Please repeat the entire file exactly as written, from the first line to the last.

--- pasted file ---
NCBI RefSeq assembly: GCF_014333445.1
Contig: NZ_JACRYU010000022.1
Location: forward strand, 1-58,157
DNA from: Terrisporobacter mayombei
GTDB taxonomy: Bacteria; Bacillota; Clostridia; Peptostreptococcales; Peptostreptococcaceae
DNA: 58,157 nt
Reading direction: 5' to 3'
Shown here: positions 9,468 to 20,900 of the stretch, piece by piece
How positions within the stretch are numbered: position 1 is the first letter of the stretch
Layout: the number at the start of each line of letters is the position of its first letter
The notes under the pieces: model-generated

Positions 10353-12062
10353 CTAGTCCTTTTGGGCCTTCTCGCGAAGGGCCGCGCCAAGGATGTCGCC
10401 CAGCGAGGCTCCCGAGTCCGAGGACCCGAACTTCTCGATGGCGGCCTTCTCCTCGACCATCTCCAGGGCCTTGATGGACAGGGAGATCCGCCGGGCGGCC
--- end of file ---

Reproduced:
NCBI RefSeq assembly: GCF_014333445.1
Contig: NZ_JACRYU010000022.1
Location: forward strand, 1-58,157
DNA from: Terrisporobacter mayombei
GTDB taxonomy: Bacteria; Bacillota; Clostridia; Peptostreptococcales; Peptostreptococcaceae
DNA: 58,157 nt
Reading direction: 5' to 3'
Shown here: positions 9,468 to 20,900 of the stretch, piece by piece
How positions within the stretch are numbered: position 1 is the first letter of the stretch
Layout: the number at the start of each line of letters is the position of its first letter
The notes under the pieces: model-generated

Positions 10353-12062
10353 CTAGTCCTTTTGGGCCTTCTCGCGAAGGGCCGCGCCAAGGATGTCGCC
10401 CAGCGAGGCTCCCGAGTCCGAGGACCCGAACTTCTCGATGGCGGCCTTCTCCTCGACCATCTCCAGGGCCTTGATGGACAGGGAGATCCGCCGGGCGGCC